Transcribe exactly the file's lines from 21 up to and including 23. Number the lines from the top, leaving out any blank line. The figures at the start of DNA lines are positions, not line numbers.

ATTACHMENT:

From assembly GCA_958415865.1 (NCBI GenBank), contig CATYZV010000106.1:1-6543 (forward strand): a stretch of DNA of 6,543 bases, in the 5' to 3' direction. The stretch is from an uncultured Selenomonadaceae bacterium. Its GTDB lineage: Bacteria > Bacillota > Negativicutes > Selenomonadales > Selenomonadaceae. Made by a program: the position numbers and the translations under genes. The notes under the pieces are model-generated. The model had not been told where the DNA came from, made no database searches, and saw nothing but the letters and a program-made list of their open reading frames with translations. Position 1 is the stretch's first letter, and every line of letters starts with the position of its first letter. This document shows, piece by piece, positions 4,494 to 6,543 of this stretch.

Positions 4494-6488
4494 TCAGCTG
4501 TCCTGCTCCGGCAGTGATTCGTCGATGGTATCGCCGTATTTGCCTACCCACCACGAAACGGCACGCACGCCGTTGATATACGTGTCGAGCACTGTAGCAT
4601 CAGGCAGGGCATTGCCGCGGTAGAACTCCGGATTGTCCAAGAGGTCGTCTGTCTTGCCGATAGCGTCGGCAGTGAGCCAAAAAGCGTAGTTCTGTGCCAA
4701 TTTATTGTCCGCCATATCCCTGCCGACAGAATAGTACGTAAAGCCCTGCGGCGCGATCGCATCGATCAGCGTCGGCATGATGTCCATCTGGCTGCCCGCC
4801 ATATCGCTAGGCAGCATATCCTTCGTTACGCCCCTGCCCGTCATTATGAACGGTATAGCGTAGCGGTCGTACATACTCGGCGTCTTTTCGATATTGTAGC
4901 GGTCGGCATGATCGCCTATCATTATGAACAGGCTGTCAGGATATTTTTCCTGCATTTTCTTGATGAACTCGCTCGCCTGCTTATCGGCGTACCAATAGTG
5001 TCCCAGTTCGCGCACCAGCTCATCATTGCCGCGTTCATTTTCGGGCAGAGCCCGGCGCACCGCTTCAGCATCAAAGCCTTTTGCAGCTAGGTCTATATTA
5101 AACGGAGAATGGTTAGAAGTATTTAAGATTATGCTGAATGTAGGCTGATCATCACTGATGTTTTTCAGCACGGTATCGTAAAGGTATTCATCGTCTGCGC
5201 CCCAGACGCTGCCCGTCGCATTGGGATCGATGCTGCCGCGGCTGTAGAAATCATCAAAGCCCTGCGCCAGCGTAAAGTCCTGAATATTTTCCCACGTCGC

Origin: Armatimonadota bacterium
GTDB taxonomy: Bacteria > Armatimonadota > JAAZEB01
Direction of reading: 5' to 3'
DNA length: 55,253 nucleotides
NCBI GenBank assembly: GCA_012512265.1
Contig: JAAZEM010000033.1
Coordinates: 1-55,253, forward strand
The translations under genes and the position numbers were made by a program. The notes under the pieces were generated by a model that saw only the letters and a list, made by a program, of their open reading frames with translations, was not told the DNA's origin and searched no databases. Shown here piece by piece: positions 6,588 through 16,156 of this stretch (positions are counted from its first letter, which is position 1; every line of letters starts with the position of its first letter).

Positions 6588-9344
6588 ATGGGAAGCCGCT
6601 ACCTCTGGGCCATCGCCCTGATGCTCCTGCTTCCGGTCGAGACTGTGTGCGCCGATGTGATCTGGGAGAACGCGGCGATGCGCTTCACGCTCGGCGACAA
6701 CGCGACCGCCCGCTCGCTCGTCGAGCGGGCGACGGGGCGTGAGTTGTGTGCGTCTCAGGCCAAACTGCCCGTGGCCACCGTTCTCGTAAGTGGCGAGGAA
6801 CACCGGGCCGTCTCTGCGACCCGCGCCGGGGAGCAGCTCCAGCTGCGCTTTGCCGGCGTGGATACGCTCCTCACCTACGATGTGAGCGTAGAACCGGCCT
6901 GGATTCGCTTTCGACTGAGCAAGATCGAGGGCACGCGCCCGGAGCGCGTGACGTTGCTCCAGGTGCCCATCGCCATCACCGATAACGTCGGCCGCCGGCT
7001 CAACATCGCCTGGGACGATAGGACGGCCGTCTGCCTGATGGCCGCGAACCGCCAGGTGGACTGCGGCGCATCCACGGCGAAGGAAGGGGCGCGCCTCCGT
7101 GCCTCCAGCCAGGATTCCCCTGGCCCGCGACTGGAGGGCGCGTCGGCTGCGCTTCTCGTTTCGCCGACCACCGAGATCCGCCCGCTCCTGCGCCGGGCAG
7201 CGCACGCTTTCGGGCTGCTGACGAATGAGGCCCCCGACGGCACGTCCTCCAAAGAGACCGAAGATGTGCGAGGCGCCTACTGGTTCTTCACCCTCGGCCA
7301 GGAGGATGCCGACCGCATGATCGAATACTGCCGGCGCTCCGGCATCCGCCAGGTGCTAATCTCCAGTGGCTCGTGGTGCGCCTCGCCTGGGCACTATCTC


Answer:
6588 ATGGGAAGCCGCT
6601 ACCTCTGGGCCATCGCCCTGATGCTCCTGCTTCCGGTCGAGACTGTGTGCGCCGATGTGATCTGGGAGAACGCGGCGATGCGCTTCACGCTCGGCGACAA
6701 CGCGACCGCCCGCTCGCTCGTCGAGCGGGCGACGGGGCGTGAGTTGTGTGCGTCTCAGGCCAAACTGCCCGTGGCCACCGTTCTCGTAAGTGGCGAGGAA